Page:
The Salem witches are gone without a trace.
Years ago, I read a book called A Delusion of Satan: The Full Story of the Salem Witch Trials by Frances Hill about the trials and burning of witches in 1692 in Salem, Massachusetts. In a nutshell, these horrific events were the result of ignorance, religious intolerance, thirst for power, unbridled ambition, jealousy, collective hysteria and envy. Sadly, we can see these traits in today’s society as well. All in all, the authorities hanged twenty innocent people at, from elderly ladies to slaves and even a tavern keeper.
I’ve wanted to visit Salem ever since I read that book.
My wish was granted during a trip to Boston. We rented a car for the weekend and drove to Salem, about half an hour’s drive. It was late November and the ferry from Boston had stopped sailing for the season.
We first stopped by the Tourist Office and picked up a booklet with all the historical places called “The Witchcraft Hysteria of Salem Town and Salem Village in 1692.” This booklet describes the people and the buildings associated with the whole ordeal and includes maps to find them.
In all honesty, Salem let me down. I don’t know what I expected but it certainly wasn’t that. Main Street felt like Disneyland. Too “happy” and cheerful and shallow. There are lots of shops and “museums” that take advantage of the witch theme. It’s a tourist trap through and through. Some even jump on the Harry Potter wagon. Oh, and don’t let me forget the fortune-tellers.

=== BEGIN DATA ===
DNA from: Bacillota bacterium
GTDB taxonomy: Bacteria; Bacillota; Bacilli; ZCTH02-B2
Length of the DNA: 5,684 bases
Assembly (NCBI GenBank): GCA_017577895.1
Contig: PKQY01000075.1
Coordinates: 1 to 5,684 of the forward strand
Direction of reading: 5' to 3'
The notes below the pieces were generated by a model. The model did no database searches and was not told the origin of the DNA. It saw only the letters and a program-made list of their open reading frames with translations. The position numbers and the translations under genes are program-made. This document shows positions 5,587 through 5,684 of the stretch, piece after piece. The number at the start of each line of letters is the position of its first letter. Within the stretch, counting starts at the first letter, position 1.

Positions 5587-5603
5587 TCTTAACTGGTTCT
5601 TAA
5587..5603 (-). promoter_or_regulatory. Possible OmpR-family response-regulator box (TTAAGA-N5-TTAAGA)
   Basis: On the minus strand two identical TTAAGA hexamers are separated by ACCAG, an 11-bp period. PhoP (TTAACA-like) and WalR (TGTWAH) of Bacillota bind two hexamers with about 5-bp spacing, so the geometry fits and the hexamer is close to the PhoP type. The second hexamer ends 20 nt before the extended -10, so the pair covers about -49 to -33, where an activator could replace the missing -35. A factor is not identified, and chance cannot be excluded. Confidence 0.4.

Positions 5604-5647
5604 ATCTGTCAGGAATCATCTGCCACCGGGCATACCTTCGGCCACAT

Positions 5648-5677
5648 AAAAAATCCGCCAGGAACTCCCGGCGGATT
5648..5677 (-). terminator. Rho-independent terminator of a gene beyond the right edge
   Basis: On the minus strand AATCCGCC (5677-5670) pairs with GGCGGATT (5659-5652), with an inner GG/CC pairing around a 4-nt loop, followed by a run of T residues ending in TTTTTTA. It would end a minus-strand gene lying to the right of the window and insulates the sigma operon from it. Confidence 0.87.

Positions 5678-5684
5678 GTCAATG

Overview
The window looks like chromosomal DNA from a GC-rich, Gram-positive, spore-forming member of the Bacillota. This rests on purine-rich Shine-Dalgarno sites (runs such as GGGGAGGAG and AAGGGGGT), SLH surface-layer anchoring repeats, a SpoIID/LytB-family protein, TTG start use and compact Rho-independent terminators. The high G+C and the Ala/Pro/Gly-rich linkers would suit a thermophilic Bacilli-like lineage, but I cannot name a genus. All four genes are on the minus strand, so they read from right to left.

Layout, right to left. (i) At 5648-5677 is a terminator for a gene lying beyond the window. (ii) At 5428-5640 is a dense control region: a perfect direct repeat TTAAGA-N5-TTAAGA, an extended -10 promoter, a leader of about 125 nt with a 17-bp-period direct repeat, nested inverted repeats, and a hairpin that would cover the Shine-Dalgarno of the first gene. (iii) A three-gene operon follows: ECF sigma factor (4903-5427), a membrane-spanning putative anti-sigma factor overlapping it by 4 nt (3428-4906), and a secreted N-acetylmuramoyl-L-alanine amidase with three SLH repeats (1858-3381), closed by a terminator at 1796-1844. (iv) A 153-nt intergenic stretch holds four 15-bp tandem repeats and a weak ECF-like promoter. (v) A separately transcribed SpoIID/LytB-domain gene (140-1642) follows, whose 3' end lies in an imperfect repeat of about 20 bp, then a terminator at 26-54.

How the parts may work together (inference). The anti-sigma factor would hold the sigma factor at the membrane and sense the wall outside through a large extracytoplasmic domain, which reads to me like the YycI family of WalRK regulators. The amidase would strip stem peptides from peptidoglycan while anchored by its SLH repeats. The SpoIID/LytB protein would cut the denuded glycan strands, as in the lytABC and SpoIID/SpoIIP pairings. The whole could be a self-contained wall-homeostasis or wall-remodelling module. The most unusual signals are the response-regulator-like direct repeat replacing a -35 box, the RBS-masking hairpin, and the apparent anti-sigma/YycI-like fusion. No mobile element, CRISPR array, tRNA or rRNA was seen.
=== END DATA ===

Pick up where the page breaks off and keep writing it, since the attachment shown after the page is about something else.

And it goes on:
We decided to go and look at some of the historic houses, which are located a fair distance from one another. It’s either driving or taking the hop-on-hop-off trolley. I chose two or three houses at random. One, Jonathan Corwin’s house, is now a museum (3110 Essex St.) Corwin was a local magistrate who led the preliminary hearings. I can’t remember the reason why we didn’t visit the museum.
John Proctor’s house (348 Lowell St) is a private residence. I took some photos from the street but I wasn’t really comfortable doing it. Proctor was a tavern keeper. His third wife, Elizabeth, was accused of sorcery by that brat Abigail Williams, the one who started the whole thing. Proctor was also accused of sorcery after he tried to defend his wife by accusing Abigail and her friends of lying (which they were). He and his wife were hanged.
The neighbourhood adjacent to Salem Harbor is gorgeous with its 18th and 19th-century homes. This is where the famous House of the Seven Gables is located. This house, ca. 1668, belonged to Captain John Turner. The house’s claims to fame are its age and style, Colonial Georgian, and the fact that it appears in a novel by Nathaniel Hawthorne called The House of the Seven Gables (1851.)
Salem in film
Arthur Miller’s play The Crucible was made into a film in 1996 with Winona Ryder and Daniel Day-Lewis.
A Haunting in Salem, a 2011 horror flick.
There are many versions Nathaniel Hawthorne’s novel The Scarlet Letter on film, both shorts and long features: 1908, 1911, 1917, 1926, 1934, 1973 (in German directed by Wim Wenders), and 1995 (with Demi Moore and Gary Oldman)
Trivia: author Nathaniel Hawthorne (1804-1864) was a direct descendant of Judge John Hathorne, who was involved in the witch trials. Nathaniel was ashamed of his ancestor and added a w to his last name to mask the connection.
PS: I’ve started reading The Crucible by Arthur Miller on the plane. Could not put it down.